Jane Foley, Research Analyst at Rabobank, suggests that following the G20 meetings earlier this year there were plenty of rumours that the US had demanded that other central banks ease back from monetary policies that led to USD strength.
“This talk appeared to be given credence by the indication from ECB President Draghi at the March policy meeting that further rate cuts were unlikely. Fed Chair Yellen did concede this year that the FOMC has not been prepared for the extent of the USD’s rally during the second half of 2014. Fed’s vice-chair Fischer at the end of last year outlined that USD strength had a significant impact on US inflation and exports. It is not difficult to join the dots and make the assumption that USD strength in the period between mid-2014 and March 2015 impacted 2015 US corporate earnings and has been a crucial factor in why the trajectory of anticipated Fed’s tightening has been drastically pared back relative to a year ago.
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Even though it is clear that the strength of the USD in this period was a function of other central’s banks action in the currency war, we have previously argued that it is a stretch to imagine that the US authorities would demand that other central banks refrain from policy that resulted in USD strength. Rather we have maintained that there it is more likely that there may have been an attempt to highlight the downsides of currency wars more generally. This view appears to draw credence from the words of Treasury Jack Lew yesterday.
On the eve of the IMF’s spring meeting Lew recommended that IMF reform should allow it “to intensity scrutiny of critical issues like exchange rates”. It is the Treasury rather that the Fed which is responsible for USD policy hence these remarks appear to be drawn directly from the Treasury’s mandate. The US and other G7 nations have maintained for years that market forces should set exchange rates. However, the impact of market forces has become somewhat muddied not least by the adoption of negative interest rates by large central banks such as the ECB and BoJ.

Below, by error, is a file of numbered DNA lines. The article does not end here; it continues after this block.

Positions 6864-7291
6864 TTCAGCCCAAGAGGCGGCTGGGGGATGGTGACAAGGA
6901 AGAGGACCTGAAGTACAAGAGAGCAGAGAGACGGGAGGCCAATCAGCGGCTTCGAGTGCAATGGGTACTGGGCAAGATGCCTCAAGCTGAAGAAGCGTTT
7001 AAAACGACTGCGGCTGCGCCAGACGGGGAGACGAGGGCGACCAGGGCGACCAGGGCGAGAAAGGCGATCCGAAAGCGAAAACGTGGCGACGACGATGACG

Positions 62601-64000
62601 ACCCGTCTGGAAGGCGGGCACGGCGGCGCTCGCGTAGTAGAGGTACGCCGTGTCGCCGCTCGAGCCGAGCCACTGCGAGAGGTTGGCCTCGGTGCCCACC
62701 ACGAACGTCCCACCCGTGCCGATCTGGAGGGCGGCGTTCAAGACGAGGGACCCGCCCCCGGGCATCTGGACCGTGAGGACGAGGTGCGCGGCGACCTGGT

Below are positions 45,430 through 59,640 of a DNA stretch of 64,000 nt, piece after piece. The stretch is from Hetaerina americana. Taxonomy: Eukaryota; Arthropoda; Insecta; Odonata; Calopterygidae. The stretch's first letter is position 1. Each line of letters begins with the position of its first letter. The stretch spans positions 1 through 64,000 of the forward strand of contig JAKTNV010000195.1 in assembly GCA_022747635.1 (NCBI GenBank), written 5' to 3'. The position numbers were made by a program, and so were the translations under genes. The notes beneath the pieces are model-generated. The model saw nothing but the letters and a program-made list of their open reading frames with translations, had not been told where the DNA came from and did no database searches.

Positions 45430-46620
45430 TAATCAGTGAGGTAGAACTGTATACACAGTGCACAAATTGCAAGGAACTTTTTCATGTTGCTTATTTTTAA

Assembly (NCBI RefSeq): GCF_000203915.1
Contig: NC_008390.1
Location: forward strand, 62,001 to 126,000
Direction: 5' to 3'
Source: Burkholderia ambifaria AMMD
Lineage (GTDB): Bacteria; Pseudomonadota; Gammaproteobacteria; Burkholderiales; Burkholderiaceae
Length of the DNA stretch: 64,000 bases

BoE Governor Carney aired his view during this year’s G20 meeting that if the retail banking sector was safeguarded from negative interest rates then the primary impact of this policy would be on currency values. Non-G7 central banks such as the SNB, DKK and Riksbank have also implemented negative rates. These three central banks have been open about their intention to undermine the value of their respective currency although they have had varying degrees of success.
This morning’s release of Swedish March CPI inflation at 0.8% y/y may not sound like a jaw dropping figure but it is the fastest rate since 2012 and provides evidence that the Swedish economy is reflating at a fastest pace than its Eurozone neighbour. GDP growth in Sweden in Q4 registered a much better than expected 1.3% q/q and there is speculation that the government could announce a growth rate of around 4% for this year when it outlines its budget tomorrow. The better data complicates the policy outlook for the Riksbank since it is becoming clear that further easing may be difficult to defend. We continue to favour selling EUR/SEK into rallies.
While the small size of SEK flows suggest that the Riksbank are likely avoid much international criticism for monetary policy decisions, the same cannot be said about the BoJ. Despite recent speculation that Japan’s MoF could be poised to order the BoJ to intervene, we would expect that this is unlikely since it would be seen as a blatant act of currency war which would potentially draw criticism from the US.
While we see a fairly small risk of intervention, the chances of more BoJ policy at the April 28 policy meeting have been enhanced. Since the huge QQE programme has already depleted JGB supply, speculation is rising that the BoJ will increase involvement in other asset classes. This talk may help fend off further yen gains for now. USD/JPY should also find support on signs of oversold technical indicators. Key resistance at 111.00, support at 107.63/67.”